You have to figure out how your customers’ behavior has shifted. Can you enable your more price-sensitive customers to continue to patronize you? It’s a balancing act, because you don’t want to taint the image of the brand.

This is more challenging at a time when cash-strapped companies are reducing spending on market research that could help them learn just how to reach those customers. Most large companies in the U.S. are cutting their research budgets by 10 percent to 20 percent. To adjust to this shift, I urge marketers to focus their research on the products, brand, and markets that are key to their strategy. Don’t waste resources on peripheral or potential consumers.

Discounting? is that always a bad idea for luxury brands?

Of course, discounts, if overdone, can detract from brand quality and the credibility of retail list prices. But modest, often unadvertised discounts on selected or discontinued items need not dilute brand quality. In fact, during a recession, even some luxury must-haves are hurting and need a helping hand in the form of a price cut from their favored brands.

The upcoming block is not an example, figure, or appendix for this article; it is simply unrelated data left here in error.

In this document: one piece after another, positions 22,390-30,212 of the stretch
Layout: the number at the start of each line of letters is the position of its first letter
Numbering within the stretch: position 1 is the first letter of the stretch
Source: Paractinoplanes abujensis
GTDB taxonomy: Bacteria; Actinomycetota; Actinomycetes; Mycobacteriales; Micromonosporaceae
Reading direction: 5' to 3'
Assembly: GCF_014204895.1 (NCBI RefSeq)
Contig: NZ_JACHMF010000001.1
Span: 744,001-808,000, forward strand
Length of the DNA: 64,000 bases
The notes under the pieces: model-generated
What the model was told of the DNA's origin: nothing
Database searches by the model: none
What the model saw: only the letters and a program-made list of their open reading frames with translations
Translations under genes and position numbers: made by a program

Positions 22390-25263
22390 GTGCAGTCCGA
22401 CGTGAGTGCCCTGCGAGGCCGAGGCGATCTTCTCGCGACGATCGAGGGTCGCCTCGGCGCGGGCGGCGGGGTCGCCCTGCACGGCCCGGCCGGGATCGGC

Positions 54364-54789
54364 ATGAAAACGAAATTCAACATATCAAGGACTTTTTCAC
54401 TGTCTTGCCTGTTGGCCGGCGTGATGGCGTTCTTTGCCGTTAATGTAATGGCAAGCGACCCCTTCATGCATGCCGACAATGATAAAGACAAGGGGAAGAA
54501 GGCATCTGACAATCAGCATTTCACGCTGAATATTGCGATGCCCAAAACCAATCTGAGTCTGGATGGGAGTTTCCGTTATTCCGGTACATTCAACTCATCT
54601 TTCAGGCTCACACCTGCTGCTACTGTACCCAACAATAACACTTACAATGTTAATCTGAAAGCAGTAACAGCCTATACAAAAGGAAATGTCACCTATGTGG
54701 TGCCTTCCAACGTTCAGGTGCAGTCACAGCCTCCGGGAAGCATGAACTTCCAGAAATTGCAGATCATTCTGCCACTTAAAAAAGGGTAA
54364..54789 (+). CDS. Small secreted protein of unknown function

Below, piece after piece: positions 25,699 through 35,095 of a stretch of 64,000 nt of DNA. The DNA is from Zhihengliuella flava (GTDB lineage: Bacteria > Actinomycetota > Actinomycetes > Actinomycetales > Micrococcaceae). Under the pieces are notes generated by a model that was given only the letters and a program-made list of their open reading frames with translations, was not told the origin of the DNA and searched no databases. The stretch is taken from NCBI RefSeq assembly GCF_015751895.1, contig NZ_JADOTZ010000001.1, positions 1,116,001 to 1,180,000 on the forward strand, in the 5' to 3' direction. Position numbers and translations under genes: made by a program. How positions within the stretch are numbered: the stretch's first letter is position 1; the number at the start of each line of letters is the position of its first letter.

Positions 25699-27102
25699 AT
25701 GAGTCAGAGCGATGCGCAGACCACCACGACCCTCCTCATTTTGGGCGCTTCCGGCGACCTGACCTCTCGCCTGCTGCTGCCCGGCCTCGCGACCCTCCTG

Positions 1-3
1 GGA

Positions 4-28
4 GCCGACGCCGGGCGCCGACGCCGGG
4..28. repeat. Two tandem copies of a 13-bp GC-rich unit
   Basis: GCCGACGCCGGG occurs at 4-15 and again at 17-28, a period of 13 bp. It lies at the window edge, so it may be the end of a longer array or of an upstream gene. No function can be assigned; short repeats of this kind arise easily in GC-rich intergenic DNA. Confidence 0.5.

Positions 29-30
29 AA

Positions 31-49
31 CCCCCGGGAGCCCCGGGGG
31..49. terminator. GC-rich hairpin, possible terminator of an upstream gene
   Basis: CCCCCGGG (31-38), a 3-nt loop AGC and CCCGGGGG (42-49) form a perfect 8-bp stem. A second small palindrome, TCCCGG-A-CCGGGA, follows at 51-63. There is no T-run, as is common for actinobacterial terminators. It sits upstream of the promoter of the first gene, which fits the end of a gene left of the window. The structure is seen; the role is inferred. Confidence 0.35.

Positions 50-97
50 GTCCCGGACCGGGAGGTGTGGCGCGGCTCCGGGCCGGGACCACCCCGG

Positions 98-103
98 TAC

“Simplifier.”a new kind of consumer

Simplifiers predated the recession, but the recession has accelerated the trend. These are people who trade down to a simpler lifestyle than they are able to afford. In particular, they seek to reduce the scope and scale of the stuff they own, because they simply find it too aggravating to maintain and less emotionally satisfying than they expected. Often, as they grow older, they place more value on — and invest more money in — experiences instead of possessions.

Savvy marketers will keep this new Simplifier in mind when creating an argument for their product or service.

7 Skills for a Post-Pandemic Marketer

The impact of Covid-19 has had a significant impact across the board with the marketing and advertising industry in 2020, but there is hope...